It is commonly recognized that applying an ice pack or cold compress to a strained muscle will reduce swelling around the injury, and the Wim Hof method’s popularity among people around the world has been primarily attributed to the advantages of cold exposure. Cold treatment has been proven linked to improved immune function, better sleep, increased attention, and the healing of injuries.
Because it is effective at lowering pain and swelling, icing has been used to treat injuries for a long time. To promote healing, cold therapy constricts blood vessels and reduces circulation in the affected area. What can ice boots provide horses? These ice boots for horses are a particular kind of leg wrap created to cool down a horse’s lower limb. The heat and inflammation that are present in the tendons and ligaments of a horse are controlled by this cooling down. Let’s examine what ice boots do for horses and how long you may leave them in them.
The purpose of ice boots is to help with the treatment and avoidance of localized swelling and excessive heat in the lower leg of horses.They are best used right after exercise to help tendons cool down quickly. The flexible soft-feel gel pack ensures close contact against the tendons and fetlock joint even when it is frozen. This enables the boot to mould to the leg and lower limb for optimum contact with important areas.
The Ice Therapy Boot can be kept flat in a cooler bag once frozen when travelling or in the freezer at the yard or home. It is also great for everyday usage in the yard. The gel pack fastens easily with a hook and loop to the top of the boot and tucks snugly under a soft mesh lining that guards against frost burn. How frequently you should ice a horse’s leg will depend on the reasons why you choose to do so as a kind of treatment. Ice boots are used by some horse owners for routine maintenance and injury prevention, while others use them to heal recent injuries.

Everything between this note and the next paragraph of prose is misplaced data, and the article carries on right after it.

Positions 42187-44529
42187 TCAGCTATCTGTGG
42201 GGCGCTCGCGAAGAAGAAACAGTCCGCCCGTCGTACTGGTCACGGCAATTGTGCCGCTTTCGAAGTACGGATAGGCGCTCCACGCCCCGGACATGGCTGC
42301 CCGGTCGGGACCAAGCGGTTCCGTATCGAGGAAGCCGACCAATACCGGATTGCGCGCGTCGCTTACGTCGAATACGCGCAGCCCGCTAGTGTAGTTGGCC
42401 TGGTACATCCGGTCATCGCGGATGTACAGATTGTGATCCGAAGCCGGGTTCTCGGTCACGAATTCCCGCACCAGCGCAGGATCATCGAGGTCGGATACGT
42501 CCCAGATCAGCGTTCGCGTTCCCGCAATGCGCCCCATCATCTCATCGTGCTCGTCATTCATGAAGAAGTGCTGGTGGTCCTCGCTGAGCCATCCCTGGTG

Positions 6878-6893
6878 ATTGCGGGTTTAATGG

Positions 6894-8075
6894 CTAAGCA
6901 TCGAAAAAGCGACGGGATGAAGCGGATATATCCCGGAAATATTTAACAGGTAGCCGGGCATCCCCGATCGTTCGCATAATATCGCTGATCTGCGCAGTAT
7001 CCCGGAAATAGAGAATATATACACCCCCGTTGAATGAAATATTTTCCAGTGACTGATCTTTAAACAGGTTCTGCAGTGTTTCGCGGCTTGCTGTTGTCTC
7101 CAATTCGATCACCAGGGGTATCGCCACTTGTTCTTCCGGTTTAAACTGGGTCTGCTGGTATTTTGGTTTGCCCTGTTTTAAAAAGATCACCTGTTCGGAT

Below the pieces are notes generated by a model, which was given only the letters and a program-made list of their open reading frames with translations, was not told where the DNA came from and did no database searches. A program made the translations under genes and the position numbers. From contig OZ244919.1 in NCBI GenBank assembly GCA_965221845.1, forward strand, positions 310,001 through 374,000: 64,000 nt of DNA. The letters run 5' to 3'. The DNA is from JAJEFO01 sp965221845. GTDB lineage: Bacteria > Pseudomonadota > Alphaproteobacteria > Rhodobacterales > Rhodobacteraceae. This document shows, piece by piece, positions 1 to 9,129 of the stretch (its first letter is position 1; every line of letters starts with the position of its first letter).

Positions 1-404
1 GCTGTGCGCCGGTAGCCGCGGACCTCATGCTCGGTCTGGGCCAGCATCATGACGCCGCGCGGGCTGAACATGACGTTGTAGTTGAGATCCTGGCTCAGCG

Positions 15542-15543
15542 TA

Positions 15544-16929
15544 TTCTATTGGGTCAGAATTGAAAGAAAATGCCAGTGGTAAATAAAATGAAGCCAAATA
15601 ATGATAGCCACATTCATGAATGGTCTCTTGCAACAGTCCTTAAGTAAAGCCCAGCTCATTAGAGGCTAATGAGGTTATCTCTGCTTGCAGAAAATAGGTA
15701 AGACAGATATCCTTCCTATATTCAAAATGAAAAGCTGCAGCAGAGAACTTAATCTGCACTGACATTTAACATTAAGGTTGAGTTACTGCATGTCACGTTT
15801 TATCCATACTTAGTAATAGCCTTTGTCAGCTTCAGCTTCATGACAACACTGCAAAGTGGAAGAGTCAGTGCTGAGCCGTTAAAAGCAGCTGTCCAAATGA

Acute injuries can be treated with cold therapy three to four times each day for a maximum of 40 minutes at a time. The first two days after an acute injury occur are the optimum time to use ice. Early detection of an injury and the use of ice boots can lessen its severity, increasing the likelihood that a soft-tissue injury will heal. Many horse owners swear by the practice of using ice boots for upkeep following exercise. Putting ice boots on your horse after a challenging schooling session, cross-country run, or trip up the gallops will assist the ligaments and tendons heal rapidly. Once more, a maximum of 40 minutes is advised, and if using the ice boots as part of a maintenance regimen, one use per day following exercise is adequate.
Different veterinarians and horse specialists have different ideas on how to utilize ice boots and cold therapy. If you’d want more information on how ice boots could fit into your horse’s routine and assist their limb health, we do recommend talking to your vet or equestrian specialist when they come in for their next appointment.